Are We Making More, or Less CFIs per month?

A week or so ago I was talking with a friend at a flight training provider and we were discussing the challenges many flight training providers are experiencing at sourcing new employee CFIs as airline hiring has actively hired away as many CFIs as can meet ATP (or R-ATP) experience requirements. In some cases, I have been talking with flight training providers that are finding their operations losing more CFIs per month than they can hire.

It got me thinking, will we be experiencing a reduction in training throughput due to a lack of available CFI resources to train the following sequence of pilots? My gut said this might be a real possibility.

That was until I pulled some data from a source that reports the number of CFI certificates issued per month for U.S. and non-U.S. citizens. I took a little time, and put this into a quick table to see what the trend actually looked like, and here is what I came up with.

It appears in fact that we are producing MORE CFIs per month recently than we were over the past years.

This isn’t what I had postulated in my mind we might be experiencing considering the pressure that many flight training providers are feeling regarding CFI staff resources.

It also makes me ask more questions.

If we are significantly increasing the number of CFI certificates issued per month, how did we all of a sudden start doing that in our system? Are flight training providers starting to prioritize CFI candidate training and production?

Have DPEs been prioritizing CFI checkrides? If so, why? And if so, does that mean they are dedicating their available time to that instead of the other practical tests? We know that the backlog of practical tests continues to grow and DPE resources are constrained. A DPE committing to a CFI initial practical test typically means they are only doing one practical test per day, the CFI, instead of a private, commercial, or instrument test of which the DPE can typically conduct two in a day. What is the effect on the system if we do this? Does it just mean that other tests will get backed up more if we prioritize CFI tests?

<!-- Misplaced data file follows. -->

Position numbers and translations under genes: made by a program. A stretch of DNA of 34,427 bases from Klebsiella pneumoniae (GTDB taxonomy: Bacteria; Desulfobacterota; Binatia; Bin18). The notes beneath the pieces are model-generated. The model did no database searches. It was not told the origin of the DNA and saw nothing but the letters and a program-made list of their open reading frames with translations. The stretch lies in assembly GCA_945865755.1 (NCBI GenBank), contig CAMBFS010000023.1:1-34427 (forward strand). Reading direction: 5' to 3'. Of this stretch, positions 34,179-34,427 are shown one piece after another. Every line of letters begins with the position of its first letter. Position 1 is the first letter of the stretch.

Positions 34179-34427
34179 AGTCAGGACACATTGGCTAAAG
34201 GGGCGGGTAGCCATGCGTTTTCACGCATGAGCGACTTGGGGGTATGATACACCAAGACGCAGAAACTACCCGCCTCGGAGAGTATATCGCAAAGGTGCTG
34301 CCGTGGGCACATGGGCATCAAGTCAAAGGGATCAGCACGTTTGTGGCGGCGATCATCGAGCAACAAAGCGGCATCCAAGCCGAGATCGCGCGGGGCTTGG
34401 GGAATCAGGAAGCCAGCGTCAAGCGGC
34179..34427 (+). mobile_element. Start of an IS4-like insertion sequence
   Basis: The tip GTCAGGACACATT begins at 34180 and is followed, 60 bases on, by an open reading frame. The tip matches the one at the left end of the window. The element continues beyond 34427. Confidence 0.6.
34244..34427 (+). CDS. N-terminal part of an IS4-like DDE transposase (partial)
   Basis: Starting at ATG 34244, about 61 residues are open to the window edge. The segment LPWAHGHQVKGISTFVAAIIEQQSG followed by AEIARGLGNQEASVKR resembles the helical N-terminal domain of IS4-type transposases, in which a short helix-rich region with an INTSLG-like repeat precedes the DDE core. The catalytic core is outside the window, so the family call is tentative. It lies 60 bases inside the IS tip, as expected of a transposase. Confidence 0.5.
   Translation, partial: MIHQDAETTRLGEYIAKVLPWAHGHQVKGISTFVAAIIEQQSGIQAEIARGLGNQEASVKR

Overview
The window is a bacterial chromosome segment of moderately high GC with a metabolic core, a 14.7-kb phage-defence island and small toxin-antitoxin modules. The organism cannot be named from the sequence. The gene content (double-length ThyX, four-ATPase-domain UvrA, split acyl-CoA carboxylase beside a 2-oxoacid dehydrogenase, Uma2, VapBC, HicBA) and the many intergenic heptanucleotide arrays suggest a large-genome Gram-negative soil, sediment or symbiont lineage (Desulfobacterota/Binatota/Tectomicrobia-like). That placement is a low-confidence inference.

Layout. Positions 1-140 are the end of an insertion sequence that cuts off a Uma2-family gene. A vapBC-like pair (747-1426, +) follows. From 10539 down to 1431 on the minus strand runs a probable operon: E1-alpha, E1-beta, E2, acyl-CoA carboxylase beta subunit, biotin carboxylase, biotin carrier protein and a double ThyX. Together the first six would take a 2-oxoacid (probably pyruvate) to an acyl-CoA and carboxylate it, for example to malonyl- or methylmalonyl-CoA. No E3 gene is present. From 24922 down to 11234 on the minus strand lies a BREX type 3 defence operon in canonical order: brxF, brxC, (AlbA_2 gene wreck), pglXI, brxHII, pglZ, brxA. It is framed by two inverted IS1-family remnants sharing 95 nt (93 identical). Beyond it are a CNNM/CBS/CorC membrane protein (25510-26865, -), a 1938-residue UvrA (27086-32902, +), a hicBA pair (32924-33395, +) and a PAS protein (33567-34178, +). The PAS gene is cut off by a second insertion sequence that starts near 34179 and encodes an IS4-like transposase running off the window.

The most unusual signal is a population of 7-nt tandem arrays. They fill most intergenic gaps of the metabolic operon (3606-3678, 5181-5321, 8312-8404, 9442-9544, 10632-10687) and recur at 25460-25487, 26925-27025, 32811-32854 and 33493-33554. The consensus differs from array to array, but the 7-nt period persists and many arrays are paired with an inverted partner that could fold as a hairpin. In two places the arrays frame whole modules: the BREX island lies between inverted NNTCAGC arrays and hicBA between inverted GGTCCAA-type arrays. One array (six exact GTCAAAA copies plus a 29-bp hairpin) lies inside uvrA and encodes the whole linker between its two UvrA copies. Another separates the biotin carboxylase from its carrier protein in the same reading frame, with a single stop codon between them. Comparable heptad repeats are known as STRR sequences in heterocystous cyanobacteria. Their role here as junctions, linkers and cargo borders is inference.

I certainly hope it doesn’t mean that DPEs are doing shorter tests and getting two or three initial CFI tests done in a day, because, honestly, as a DPE I don’t see how you can give more than one full and valid CFI practical test in a day.

Does this bode well for flight training providers that we have a new “crop” of CFIs who will be entering the workforce and able to help provide training to the next generation of pilots?

A note on this data, is that it is only for CFIs who are getting initial CFI certificates between the ages of 18-29. I get it, some will poke at this and say this isn’t a full representation of all the possible CFIs out there. But we all know that there isn’t some monster group of 60 year old folks getting CFIs that are doing the bulk of training out there in the system. So take that for what you will. I am comparing apples to apples when I don’t have oranges to count, so I am not going to make up numbers of the number of oranges I don’t know we have. I am reporting what I have for data for us to look at.

I honestly don’t know the answers to these questions, but the data points to more questions that I found interesting, so I am sharing it here.

Does anyone have any thoughts? Data? Or even anecdotal input? I would love to hear it. Drop me an email or a comment here!


Below you can see a tabular format of the data that compiled this chart and see more detail on the monthly numbers.

*There is one month reported as zero, it is just a month for which accurate reporting was not available so it was left out of the sequence here.

If you would like to see these numbers in a pdf format to make it a little more readable, you can click here.




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About Jason Blair

Jason Blair is an active single and multiengine instructor and an FAA Designated Pilot Examiner with over 6,000 hours total time, over 3,000 hours of instruction given, and more than 3000 hours in aircraft as a DPE. In his role as Examiner, over 2,000 pilot certificates have been issued. He has worked for and continues to work with multiple aviation associations with the work focusing on pilot training and testing. His experience as a pilot and instructor spans nearly 20 years and includes over 100 makes and models of aircraft flown. Jason Blair has published works in many aviation publications with a focus on training and safety.

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